Rabies is a viral disease that is transmitted from animals to humans. When symptoms appear, and without immediate treatment, rabies is fatal in 100% of cases. It can be avoided thanks to vaccination. In Belgium, the main threat still comes from the illegal importation of dogs from infected countries.

Rabies in Belgium

  • Every year the Sciensano’s Anti-rabies Centre treats between 80 and 160 people with anti-rabies vaccines and sometimes with anti-rabies antibodies (immunoglobulins).
  • Every year, 10 to 20 people are treated following contact with a bat.
  • The last case of rabies of vulpine origin was recorded in 1999, in a bovine in Bastogne.
  • No case of indigenous animal rabies has been diagnosed in Belgium since 1999.
  • Belgium has been recognised as being free from fox (or vulpine) rabies since 2001.
  • Foxes have not presented a danger since 2001 and bats are under high surveillance.
  • No case of bat rabies has been detected in Belgium to date.

Since the eradication of rabies in Belgium and its indemnity status obtained in 2001, 2 cases of imported canine rabies have been recorded:

  • a dog imported from Morocco in 2007 (41 people treated with the anti-rabies vaccine, contact with another animal resulted in the latter having to be put down and a lot of other animals were vaccinated as a preventative measure and placed under observation by the FASFC)
  • a dog imported from the Gambia in 2008.

These 2 cases of imported canine rabies caused Belgium to lose its rabies indemnity status for 6 months.

Thanks to intensive surveillance of the 2 cases of rabies, no secondary case was detected and Belgium managed to reclaim its indemnity status 6 months after each of these importation incidents.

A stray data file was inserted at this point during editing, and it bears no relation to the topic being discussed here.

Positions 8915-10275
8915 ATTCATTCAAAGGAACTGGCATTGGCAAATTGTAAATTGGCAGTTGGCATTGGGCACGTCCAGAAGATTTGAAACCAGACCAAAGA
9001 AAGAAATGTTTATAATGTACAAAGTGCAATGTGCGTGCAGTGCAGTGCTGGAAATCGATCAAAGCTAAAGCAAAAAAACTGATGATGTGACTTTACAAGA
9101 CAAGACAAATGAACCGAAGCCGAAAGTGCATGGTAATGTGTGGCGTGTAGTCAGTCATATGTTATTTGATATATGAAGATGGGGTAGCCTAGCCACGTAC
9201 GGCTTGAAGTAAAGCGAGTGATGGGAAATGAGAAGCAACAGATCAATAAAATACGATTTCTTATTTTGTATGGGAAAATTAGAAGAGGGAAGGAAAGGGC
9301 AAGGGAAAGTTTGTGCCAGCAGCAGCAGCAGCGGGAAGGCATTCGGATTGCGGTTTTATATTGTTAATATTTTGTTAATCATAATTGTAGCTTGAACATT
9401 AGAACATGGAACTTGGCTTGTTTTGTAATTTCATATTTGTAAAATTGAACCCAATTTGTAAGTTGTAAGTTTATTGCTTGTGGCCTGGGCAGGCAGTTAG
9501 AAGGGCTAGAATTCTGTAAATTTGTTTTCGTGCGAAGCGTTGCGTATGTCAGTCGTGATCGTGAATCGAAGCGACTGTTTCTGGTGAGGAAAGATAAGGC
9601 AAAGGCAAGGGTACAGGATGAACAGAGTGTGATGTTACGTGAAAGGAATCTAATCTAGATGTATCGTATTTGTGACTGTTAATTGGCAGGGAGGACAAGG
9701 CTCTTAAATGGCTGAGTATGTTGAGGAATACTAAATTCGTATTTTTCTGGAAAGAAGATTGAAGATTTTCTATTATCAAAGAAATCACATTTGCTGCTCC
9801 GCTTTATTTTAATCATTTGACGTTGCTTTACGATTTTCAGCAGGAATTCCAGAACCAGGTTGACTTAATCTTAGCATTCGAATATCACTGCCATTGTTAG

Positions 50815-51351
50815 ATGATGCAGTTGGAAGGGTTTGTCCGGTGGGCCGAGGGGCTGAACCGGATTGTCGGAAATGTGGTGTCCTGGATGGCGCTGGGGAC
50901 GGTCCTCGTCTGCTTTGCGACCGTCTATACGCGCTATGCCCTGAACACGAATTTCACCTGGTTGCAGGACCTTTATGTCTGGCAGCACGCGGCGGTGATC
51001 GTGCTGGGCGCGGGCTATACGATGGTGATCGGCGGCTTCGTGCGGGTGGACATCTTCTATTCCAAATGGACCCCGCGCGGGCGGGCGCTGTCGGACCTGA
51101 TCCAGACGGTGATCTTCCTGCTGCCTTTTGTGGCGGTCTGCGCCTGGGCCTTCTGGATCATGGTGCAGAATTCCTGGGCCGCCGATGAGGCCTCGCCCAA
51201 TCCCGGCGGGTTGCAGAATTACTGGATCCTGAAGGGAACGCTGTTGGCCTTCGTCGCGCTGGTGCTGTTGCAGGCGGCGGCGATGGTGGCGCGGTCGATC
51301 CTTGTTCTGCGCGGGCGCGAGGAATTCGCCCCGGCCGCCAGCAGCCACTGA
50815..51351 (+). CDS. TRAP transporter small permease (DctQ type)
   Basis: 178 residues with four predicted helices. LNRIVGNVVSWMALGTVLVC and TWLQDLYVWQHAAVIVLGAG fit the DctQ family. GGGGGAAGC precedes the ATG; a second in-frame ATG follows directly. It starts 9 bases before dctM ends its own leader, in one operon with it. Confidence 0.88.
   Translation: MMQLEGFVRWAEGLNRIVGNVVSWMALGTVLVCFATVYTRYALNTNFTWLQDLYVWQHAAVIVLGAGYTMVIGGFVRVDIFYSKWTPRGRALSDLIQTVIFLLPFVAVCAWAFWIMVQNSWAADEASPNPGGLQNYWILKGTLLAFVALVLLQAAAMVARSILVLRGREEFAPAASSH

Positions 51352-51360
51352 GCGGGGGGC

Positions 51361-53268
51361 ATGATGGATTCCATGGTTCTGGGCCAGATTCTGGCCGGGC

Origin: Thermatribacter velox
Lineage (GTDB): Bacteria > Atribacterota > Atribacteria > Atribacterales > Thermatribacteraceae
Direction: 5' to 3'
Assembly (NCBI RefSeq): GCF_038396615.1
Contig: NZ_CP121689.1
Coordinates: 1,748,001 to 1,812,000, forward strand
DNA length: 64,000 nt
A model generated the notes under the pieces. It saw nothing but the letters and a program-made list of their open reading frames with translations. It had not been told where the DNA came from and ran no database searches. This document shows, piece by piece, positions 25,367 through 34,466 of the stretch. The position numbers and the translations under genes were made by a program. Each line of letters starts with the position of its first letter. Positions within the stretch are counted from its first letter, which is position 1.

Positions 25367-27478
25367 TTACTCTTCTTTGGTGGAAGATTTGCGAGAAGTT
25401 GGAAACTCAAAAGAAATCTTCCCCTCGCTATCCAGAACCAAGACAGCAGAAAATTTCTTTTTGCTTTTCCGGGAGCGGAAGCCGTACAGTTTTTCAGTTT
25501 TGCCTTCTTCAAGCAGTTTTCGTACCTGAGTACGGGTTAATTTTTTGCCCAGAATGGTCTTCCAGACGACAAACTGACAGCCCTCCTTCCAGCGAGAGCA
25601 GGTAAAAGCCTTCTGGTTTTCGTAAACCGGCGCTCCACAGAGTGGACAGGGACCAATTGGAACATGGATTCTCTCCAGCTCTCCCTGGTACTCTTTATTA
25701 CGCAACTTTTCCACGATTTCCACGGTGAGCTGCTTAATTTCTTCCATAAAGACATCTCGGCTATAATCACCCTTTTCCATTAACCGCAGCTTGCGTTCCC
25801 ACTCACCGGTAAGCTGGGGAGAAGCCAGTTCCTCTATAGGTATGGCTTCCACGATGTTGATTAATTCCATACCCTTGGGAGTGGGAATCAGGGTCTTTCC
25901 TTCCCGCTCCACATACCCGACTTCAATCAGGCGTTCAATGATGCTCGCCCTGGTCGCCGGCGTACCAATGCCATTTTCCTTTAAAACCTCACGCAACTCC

Rabies in Europe

  • There is a relatively small number of human victims in Europe (1-10 cases each year). Often these victims were infected on other continents where rabies is endemic.
  • Indigenous cases of rabies in humans still appear from time to time in Eastern Europe, especially in Russia.
  • Since the seventies, approximately 4-5 people have died due to rabies contracted through contact with an infected bat on European soil.

Rabies worldwide

According to the World Health Organization (WHO):

  • Rabies affects over 150 countries and territories in the world.
  • Over 55,000 people die from rabies each year, worldwide.
  • Every year, over 15 million people in the world are vaccinated following a bite, which is estimated to prevent hundreds of millions of deaths each year.
  • Everywhere in the world, fatal cases in humans following contact with a fox, a raccoon, a skunk, a jackal, a mongoose or other wild carnivorous species are very rare.
  • Rabies is still present on a large scale in Eastern Europe, in Turkey and in Northern Africa (dogs and wild animals, such as the fox, the raccoon dog and the bat).
  • In Africa, and Asia, and to a lesser extent in South America, rabies is more wide-spread and a lot of dogs are also infected.
  • In the Americas region, most cases of human rabies originate from bats.

Sciensano provides epidemiological surveillance of rabies in Belgium and takes responsibility for diagnosis and treatment following exposure. It monitors the efficacy of vaccines against rabies. The Belgian Official Medicines Control Laboratory (OMCL) of Sciensano, together with the European OMCL network, is responsible for the quality control of the rabies vaccine prior to marketing.

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